What is a Payment Gateway? How Do Payment Processors Offer Gateway Solutions?
Payment gateways and payment processors are essential for online payment facilitation for merchants. But while they are both necessary, each has its specific function. These two functions work together in a streamlined process to create the efficient and safe execution of online and other digital transactions.
Payment gateways authorize transactions between merchants and customers. They are an encrypted virtual version of a point-of-sale terminal. They integrate with an e-commerce platform to allow merchants to accept online payments by credit or debit card, check, or other digital forms of payment. The payment gateway provides a secure connection between an e-commerce website and a payment processor, sending encrypted payment information via a virtual terminal.
A customer places an online order and enters card details using a payment gateway. These card details are encrypted using Secure Socket Layer (SSL) encryption and sent from the browser to the merchant’s web server and then to the payment processor.
Payment gateways can also integrate with other e-commerce tools, including subscription management and payment software, allowing merchants to process recurring payments. There are many payment gateways; the top names include PayPal, Apple Pay, Authorize.net, and Stripe Connect.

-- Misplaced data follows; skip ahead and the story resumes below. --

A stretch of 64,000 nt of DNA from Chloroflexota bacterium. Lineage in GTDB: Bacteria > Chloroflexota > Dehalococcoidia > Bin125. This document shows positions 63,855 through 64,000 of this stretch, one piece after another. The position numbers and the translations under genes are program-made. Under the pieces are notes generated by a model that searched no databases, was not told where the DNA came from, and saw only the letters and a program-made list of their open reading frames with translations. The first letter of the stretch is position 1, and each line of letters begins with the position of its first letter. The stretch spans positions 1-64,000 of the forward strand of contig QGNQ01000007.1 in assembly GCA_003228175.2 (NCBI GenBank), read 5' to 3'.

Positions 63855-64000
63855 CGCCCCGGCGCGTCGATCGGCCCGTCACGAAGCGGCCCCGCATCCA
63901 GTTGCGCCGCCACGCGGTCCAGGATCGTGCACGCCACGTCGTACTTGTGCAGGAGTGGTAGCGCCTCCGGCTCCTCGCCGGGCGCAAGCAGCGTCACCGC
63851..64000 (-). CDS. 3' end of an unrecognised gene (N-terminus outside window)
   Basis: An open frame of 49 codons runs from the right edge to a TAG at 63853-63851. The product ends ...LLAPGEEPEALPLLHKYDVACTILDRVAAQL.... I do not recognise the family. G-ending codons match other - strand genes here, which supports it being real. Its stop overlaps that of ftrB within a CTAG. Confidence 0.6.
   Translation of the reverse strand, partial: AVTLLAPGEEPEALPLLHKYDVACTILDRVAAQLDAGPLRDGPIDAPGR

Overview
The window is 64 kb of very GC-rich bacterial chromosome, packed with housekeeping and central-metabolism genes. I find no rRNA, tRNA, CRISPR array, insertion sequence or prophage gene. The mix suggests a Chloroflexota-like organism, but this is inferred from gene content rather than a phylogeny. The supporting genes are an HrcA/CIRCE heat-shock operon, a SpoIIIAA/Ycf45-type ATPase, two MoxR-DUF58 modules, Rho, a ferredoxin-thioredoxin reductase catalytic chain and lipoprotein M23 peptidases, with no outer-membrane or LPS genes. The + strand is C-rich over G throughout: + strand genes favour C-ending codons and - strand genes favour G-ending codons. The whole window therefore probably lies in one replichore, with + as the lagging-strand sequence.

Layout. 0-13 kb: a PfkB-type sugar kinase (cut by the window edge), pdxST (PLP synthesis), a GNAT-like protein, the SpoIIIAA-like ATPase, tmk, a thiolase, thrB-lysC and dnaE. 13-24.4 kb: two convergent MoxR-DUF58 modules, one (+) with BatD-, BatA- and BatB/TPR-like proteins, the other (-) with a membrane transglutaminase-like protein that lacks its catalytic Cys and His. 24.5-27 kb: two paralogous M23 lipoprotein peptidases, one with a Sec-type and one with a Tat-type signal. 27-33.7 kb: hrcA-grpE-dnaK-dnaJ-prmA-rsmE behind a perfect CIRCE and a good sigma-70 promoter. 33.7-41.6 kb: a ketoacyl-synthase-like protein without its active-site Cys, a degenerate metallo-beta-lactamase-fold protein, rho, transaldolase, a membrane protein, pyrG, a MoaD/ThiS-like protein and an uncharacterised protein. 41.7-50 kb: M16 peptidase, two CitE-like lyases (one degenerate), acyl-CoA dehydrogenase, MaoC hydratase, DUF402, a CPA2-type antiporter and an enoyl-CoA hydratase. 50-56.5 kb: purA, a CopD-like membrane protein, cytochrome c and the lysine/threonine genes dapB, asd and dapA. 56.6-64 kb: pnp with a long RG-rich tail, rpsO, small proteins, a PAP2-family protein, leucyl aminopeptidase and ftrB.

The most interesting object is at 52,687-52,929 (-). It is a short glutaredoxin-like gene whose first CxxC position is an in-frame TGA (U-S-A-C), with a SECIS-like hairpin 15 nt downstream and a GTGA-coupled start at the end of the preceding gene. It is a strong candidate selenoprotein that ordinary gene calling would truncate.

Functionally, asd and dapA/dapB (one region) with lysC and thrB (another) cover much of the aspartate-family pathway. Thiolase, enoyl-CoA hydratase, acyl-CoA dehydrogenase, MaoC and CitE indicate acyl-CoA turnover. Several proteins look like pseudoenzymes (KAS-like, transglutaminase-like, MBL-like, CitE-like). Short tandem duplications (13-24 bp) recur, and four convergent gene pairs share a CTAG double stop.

Payment processors are the intermediary between the merchant and the banks involved in a transaction. Payment processors provide seamless and secure routing of online payment data for credit or debit cards and other digital transactions at every purchase stage, from initiation to settlement.
Payment processors provide seamless and secure routing of online payment data for credit or debit cards and other digital transactions at every purchase stage, from initiation to settlement.
How do payment processors work?
Once the payment processor receives the encrypted payment information for a transaction via the payment gateway:
The payment processor forwards the transaction details to the issuing bank (the customer’s bank) as an authorization request
The issuing bank:
Receives the authorization request
Verifies the credit is available
Sends a response code back to the payment processor, approving or denying the request
The payment processor passes this authorization code to the payment gateway
The payment gateway forwards it onto the interface used to process the payment
Once the payment is approved and processed, the merchant can fulfill the order
Payment processors also frequently provide merchant services, such as physical payment processing equipment, and assist in creating merchant accounts in-house or with third-party merchant services providers.
Do I need both?
A business does not always need a payment gateway.
You only need a merchant account through a payment processor if you are a brick-and-mortar store with no online store.
If you have an online store, you’ll need a payment gateway, and payment gateways are always through a payment processor.
If you need a payment gateway, you will need a merchant account set up through a payment processor. The two work together to process your online transactions and ensure everyone gets paid.
Payment Processors and Gateway Solutions
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